They say ethnographers are supposed to make the strange familiar and the familiar strange. That, however, can be a difficult task since we tend to be ignorant about our own customs and ideologies. For instance, research on parenthood has often taken traditional gender roles for granted. In most western cultures, mothers’ unpaid educational work has been seen as natural, something that educational researchers have reproduced by talking about parent involvement instead of the more accurate term mother involvement. Prominent feminist scholars, such as Miriam David and Dorothy Smith, have for long called attention to the considerable amount of educational work that women carry out on a daily basis. But what about men’s relations to their children’s schooling and education? My article published in the forthcoming Gender and Education 23(5) addresses this question.
I wrote the article during a yearlong visit at the Center on Everyday Lives of Families (CELF), University of California, Los Angeles. My colleagues at CELF were very kind to let me use their unique ethnographic database, which consists of thousands of hours of video-based observations and interviews with dual-income, middle-class families in greater Los Angeles. It was of course a luxury to have access to already coded and transcribed data. But it also gave me a rare opportunity to explore issues that I had previously been studying in my home country, Sweden. And this is where issues of familiarity and strangeness are brought to the fore. As a Swede studying US families, I’ve probably been able to notice things that an American colleague would have overlooked. But it also has caused me to reflect on issues in Swedish society that I had not thought of before.
Sweden is internationally often described as the paradise of gender equality. Both mothers and fathers are offered paid parental leave and access to high-quality public childcare. Fathers are portrayed as equally involved. Certainly, research—including mine—suggests that Swedish fathers are somewhat more involved in educational work than their American counterparts. And certainly, the breadwinner ideology is stronger among men in the US than among the Swedish middle-class men that I have studied. But—and I would argue that this is more important—the American and the Swedish families’ experiences of their educational systems are very different, which has implications for gender relations.
Most Swedish children have homework several times each week, and when the extent and level of homework increase, parents need to spend time helping their children. But compared to children in LA, Swedish children have relatively little homework. Educational extra-curricular activities are unheard of in Sweden, but common among middle-class Angelinos.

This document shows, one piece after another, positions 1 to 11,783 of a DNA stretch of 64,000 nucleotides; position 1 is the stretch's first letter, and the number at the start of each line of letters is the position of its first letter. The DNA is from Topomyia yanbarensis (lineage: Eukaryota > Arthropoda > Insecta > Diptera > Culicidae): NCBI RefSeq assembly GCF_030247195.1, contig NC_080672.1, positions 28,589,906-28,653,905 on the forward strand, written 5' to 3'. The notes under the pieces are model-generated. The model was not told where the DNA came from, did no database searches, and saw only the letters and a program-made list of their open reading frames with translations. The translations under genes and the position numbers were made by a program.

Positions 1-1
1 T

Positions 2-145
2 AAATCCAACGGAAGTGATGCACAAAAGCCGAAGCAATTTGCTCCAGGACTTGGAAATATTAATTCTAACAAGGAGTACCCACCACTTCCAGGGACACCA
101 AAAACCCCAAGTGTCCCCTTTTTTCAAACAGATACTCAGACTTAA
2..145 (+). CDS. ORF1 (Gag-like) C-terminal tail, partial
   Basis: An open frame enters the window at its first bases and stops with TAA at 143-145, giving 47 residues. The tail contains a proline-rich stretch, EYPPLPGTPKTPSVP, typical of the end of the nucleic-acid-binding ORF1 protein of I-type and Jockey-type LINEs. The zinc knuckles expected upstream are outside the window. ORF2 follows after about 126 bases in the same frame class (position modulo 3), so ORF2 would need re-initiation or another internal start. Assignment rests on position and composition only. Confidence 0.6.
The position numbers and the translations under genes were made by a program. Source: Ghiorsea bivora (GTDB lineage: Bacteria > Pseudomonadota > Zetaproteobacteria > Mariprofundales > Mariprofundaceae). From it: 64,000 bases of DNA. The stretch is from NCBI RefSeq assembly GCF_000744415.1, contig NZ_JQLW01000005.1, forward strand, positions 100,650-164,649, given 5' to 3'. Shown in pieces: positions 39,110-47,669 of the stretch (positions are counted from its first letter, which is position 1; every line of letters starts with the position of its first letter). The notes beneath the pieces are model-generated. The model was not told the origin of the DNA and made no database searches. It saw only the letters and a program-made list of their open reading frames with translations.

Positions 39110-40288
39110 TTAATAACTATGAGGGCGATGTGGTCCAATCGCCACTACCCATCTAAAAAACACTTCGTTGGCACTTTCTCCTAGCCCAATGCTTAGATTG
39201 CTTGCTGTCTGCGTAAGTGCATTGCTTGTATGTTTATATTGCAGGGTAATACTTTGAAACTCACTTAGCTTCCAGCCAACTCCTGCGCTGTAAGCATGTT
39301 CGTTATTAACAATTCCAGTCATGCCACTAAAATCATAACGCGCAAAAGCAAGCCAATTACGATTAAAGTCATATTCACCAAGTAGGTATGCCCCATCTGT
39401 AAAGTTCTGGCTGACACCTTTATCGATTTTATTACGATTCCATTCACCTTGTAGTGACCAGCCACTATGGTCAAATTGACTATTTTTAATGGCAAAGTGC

Swedish elementary school is free, including so-called ‘free schools’ (private, but publicly financed schools) where middle-class parents increasingly put their children. There are good public schools in Southern California, but many have bad reputation among middle-class parents. Those who can afford it, send their children to private schools or move to school districts with better reputations, but where real estate is more expensive. Both the Swedish and the American parents value higher education, but while the Swedish argue that their children should decide for themselves if they want to go to college, higher education is expected by most of the US parents. And, with increasing tuition fees, they worry about affording to send their children to university. While they start college funds when their children are young, Swedish parents still enjoy free higher education.
These different educational systems and circumstances provide different conditions for fathers’ involvement. The fact that many of the American fathers see endowment as one of their main tasks in relation to children’s education may not merely be about them accepting a breadwinner ideology due to its advantages for men. It also relates to how investing in their children’s future is about financial resources as well as unpaid educational work. The mothers help out with homework, volunteer in the classroom, and make sure their children attend the necessary extra-curricular activities. Most fathers help out in this educational project, but in many families their primary duty is to work so that their partner can be involved.
At the same time there are increased expectations on fathers to be involved in their children’s everyday lives, including their schooling. This imperative forces fathers to balance between a relatively traditional breadwinner model and a model of ‘involved fatherhood’. When asking them about their educational involvement, they cannot portray themselves only as breadwinners. In order to ‘fit in’ they also need to display their direct involvement, that they take responsibility for their children’s everyday life and schooling.